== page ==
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It was almost a year ago that I got my “This is what a feminist looks like” button. It got it from my friend and carsick buddy Olivia when we were traveling through the Western Highlands of Guatemala. We were in the town of Xela on a brisk spring morning, waiting to meet with Neuvos Horizontes (New Horizons), a women’s advocacy group that works with victims of domestic violence.

The building where they worked was simple. A corrugated plastic roof let sunlight filter into the anteroom, where wooden benches stood on dark red tile. Posters on the walls painted a picture of the scale of violence and femicide that still plagues Guatemala and offered hope of change. I remember one in particular that showed a man unlocking a door and read (in translation): “I will no longer be afraid at the sound of his keys.”

Every year, hundreds of women are killed by their husbands in Guatemala. Many more are beaten or sold into the sex trade. No one knows how many sex slaves are transported along the Pan-American highway system that runs from Argentina to Alaska.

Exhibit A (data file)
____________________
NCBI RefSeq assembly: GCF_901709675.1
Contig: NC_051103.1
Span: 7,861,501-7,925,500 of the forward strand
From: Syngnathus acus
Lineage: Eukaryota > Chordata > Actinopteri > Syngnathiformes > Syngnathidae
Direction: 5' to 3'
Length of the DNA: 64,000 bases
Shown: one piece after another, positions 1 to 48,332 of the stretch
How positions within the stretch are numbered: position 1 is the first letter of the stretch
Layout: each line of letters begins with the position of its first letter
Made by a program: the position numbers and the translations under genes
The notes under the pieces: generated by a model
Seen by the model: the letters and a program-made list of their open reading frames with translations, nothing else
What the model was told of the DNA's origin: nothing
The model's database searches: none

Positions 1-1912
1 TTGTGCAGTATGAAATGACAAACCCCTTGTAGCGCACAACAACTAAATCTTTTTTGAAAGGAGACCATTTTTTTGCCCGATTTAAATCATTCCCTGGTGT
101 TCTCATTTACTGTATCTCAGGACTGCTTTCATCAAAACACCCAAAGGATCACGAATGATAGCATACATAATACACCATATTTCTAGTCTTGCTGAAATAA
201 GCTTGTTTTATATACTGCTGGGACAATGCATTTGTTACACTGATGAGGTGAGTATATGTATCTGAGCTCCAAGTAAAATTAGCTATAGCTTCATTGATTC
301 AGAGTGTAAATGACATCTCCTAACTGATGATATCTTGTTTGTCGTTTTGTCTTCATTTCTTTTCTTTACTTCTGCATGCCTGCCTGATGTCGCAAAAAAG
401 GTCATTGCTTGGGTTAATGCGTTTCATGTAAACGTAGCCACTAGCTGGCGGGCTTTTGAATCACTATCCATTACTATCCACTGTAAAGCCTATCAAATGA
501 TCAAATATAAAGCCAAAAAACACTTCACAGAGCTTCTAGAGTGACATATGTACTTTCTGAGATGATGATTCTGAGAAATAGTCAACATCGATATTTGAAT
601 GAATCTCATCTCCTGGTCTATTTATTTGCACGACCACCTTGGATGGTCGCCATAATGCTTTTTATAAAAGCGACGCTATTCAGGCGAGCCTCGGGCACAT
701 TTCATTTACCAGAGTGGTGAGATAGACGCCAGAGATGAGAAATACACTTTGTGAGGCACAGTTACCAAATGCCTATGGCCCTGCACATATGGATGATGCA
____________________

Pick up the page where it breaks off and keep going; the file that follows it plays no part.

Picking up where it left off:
Things are bad for women in Guatemala. The machismo culture keeps women subservient to men; second class citizens in their own country. But there are glimmers of hope. Groups like Nuevos Horizontes provide transitional housing and vocational training for women. Women, not men, are in charge of the health clinic in the rural village of Pachaj. When I was there, Guatemala had even elected a female vice president.

Progress is slow, but on the way.

Still, it is easy to criticize the developing world for being slow to protect women’s rights. It is easy to point the finger, but we must also remember that the United States is not free of gender inequality. Women in our country are still beaten and still raped. Women still do not have wage equality with men. We still have such a long way to go.

It starts with each and every one of us changing our behavior. We can all stand up against violence and discrimination in our communities, our countries and our world. I support women’s rights and I hope that someday soon, no woman will have to live in fear. Someday soon, we will all be equal.

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I’m a writer and photographer in Flagstaff, AZ. I’m proud to be an advocate of equal rights and protection for all. In honor of International Women’s Day, I hope you’ll take a moment to learn more about how you can help end violence against women and that you might consider following me on the Twitter machine: @jonnyeberle.

Related Posts:
One Month After Guatemala
Guatemala in the Rear View Mirror
Immortality and the Written Word

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